With no natural resources and a small domestic market, foreign trade is of major importance to Liechtenstein's economy.
Liechtenstein's small size means that it is not able to produce everything it needs. However, the domestic market is also not able to consume everything produced in the Principality. Therefore, import and export are key to the economy, with many more goods and services exported than imported.
Thanks to a range of international agreements, Liechtenstein has managed to create optimal economic conditions through access to important markets. The country has been a member of the European Economic Area (EEA) since 1995. Companies benefit from the advantages offered by the EU/EEA single market, first and foremost the free movement of people, goods, services and capital. Special provisions on the freedom of movement and freedom of establishment exist as a result of Liechtenstein's particular geographical situation.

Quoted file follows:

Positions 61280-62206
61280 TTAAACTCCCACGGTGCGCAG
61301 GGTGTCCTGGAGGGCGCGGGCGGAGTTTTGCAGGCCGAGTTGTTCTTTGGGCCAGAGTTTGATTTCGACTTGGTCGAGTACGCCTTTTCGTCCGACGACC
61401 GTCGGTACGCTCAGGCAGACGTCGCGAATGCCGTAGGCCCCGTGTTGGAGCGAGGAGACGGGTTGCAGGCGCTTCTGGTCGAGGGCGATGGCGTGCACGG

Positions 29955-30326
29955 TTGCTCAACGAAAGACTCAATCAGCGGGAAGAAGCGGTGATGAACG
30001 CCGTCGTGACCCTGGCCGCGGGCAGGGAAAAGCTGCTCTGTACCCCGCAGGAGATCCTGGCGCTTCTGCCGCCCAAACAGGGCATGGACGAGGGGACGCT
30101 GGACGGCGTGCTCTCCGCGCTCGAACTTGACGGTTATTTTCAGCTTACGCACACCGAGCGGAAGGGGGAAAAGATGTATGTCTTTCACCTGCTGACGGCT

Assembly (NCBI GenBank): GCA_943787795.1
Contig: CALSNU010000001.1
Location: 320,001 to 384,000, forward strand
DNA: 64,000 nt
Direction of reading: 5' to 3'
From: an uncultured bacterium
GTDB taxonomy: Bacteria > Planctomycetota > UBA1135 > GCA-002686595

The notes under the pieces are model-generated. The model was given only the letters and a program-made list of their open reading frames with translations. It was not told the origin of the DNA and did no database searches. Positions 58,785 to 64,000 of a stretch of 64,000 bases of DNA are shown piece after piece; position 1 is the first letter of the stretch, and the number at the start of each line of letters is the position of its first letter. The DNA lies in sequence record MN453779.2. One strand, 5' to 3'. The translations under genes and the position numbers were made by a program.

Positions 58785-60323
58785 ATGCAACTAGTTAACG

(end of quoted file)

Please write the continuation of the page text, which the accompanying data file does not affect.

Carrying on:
The Principality of Liechtenstein is also a member of the European Free Trade Association (EFTA) and benefits from one of the world's largest networks of free trade agreements. Since the conclusion of the Customs Treaty in 1923, Liechtenstein has shared a common customs area with Switzerland, meaning that bilateral free trade agreements between Switzerland and other countries also apply to Liechtenstein. The Swiss franc is the official currency in Liechtenstein.
In an interview, the Liechtenstein historian Rupert Quaderer-Vogt explains that by signing the Customs Treaty of 1923, Liechtenstein laid the foundations for its economic boom in the following decades.